(Slighty delayed) Day 7 of the 100 Day Challenge:
Edward Calvin Kendall was a chemist. He went to Columbia University, worked at Mayo Clinic and in 1950 he shared the Nobel Prize for Medicine with a colleague of his, Philip Hench. Working together, Kendal & Hench were the first scientists to ever identify and isolate adrenal gland hormones such as cortisone and hydrocortisone. Today they have been made into, oftentimes, lifesaving drugs used to treat a variety of ailments. Thousands of people can’t imagine life without them.
A very dear friend of mine (and calling her ‘only’ a friend isn’t quite right, but alas there are no other words for that weird place between friend and family) has Addison’s disease. That is to say she has no functioning adrenal glands and relies entirely on hormone replacement treatment with hydrocortisone pills to survive. In times of physical stress, like when she has a fever or is otherwise unwell, she has to inject hydrocortisone. Kendall & Hench’s work means she is alive and has a fighting chance against a monster of a disease.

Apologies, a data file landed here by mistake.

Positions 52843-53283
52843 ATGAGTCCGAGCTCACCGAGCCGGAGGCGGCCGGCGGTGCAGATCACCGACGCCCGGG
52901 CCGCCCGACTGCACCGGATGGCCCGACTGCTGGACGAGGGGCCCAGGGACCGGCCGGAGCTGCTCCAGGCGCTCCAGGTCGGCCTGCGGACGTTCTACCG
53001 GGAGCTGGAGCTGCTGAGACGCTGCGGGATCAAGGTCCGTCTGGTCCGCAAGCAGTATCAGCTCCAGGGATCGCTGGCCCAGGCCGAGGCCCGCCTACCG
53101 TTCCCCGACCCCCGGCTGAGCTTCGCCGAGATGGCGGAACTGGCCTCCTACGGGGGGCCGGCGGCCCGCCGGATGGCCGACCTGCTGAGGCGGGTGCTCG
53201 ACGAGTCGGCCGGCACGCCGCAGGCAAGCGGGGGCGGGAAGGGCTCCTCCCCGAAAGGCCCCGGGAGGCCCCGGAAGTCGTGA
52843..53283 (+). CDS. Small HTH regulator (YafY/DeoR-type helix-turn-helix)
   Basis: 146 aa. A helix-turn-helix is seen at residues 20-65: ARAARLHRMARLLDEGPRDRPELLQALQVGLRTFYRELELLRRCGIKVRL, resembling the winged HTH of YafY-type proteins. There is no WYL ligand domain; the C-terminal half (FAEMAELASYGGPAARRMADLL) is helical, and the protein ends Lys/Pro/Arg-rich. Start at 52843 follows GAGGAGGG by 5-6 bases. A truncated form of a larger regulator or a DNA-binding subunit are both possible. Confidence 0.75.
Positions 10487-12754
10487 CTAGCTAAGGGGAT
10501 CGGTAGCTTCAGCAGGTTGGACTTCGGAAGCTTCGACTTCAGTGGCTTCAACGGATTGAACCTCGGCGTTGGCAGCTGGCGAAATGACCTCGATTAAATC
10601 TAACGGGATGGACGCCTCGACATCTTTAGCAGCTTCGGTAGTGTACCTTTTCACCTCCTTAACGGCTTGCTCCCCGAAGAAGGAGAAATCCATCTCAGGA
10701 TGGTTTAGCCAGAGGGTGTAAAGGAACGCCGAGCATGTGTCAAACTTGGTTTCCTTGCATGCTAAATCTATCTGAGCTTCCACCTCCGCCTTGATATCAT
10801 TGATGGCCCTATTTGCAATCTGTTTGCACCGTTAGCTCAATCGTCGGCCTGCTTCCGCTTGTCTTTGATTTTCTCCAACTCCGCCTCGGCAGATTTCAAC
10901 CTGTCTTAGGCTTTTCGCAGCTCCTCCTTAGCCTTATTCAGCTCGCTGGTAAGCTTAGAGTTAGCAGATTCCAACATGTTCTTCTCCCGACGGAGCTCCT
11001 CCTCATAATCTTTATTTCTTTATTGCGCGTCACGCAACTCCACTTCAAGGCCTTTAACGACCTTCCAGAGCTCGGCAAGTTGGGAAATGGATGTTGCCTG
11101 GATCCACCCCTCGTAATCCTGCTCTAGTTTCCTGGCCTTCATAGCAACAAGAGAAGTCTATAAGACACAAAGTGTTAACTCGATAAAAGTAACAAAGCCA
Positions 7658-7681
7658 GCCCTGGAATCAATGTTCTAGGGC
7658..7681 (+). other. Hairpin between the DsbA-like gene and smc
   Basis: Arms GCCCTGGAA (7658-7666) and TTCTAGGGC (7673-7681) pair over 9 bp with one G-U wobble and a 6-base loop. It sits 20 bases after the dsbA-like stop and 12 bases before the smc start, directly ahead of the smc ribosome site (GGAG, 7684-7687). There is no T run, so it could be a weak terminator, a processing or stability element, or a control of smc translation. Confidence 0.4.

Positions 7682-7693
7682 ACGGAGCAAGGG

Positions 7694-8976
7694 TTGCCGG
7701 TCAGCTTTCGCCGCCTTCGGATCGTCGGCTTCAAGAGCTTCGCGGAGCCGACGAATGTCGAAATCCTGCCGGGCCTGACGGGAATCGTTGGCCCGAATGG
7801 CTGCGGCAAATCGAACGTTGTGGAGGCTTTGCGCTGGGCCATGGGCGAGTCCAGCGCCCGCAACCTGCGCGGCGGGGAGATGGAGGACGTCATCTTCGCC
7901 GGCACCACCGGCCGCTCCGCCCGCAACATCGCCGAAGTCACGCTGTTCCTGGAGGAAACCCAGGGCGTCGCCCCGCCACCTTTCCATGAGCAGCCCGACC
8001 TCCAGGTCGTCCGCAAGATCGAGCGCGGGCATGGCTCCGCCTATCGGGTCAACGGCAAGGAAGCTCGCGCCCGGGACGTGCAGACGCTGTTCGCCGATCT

In 1914, long before his Nobel Prize, Edward Kendall became the first person in the world to isolate the hormones of the thyroid gland. He received very few accolades for this discovery and in truth, on a scientific level it may have been less significant than his work on the adrenal gland.
But it is because of his work that another biochemist, Charles R. Harington, was able to synthesize the first hormone replacement pill for thyroid disorders (aka levothyroxine) in 1926. Levothyroxine first went into mass production in 1958.
There are millions of people in this world with thousands of disorders, diseases and congenital defects (as sour as that word sounds). As one them is my child I think I’m allowed to be a little biased.
Every morning at 6:30-7am, Dot has her thyroxine. Afterwards she has to wait an hour to eat anything else to allow for maximum absorption of the drug. Because she’s under the age of three and her brain is developing at full speed, not taking thyroxine or taking the wrong dose of thyroxine would equal irreversible brain damage. As the thyroid gland isn’t dysfunctional in Dot’s case but absent, not taking her thyroxine would eventually kill her.
Before Dot was diagnosed with congenital hypothyroidism, I had never heard of Edward Kendall. When she got her diagnosis, I wanted to find out who made her medication possible, who first isolated the substance, who discovered it. In short I wanted to know who we owed her life to. I’ve since memorised Edward Kendall’s name and am so grateful every single day for his existence and work. Not just for CH, but for everyone he benefited through his incredible discoveries. I am also grateful for the thousands of men and women like him and for the work they do.
It is beyond me that people like him don’t have celebrity status in our society, but that’s perhaps a whole other discussion….!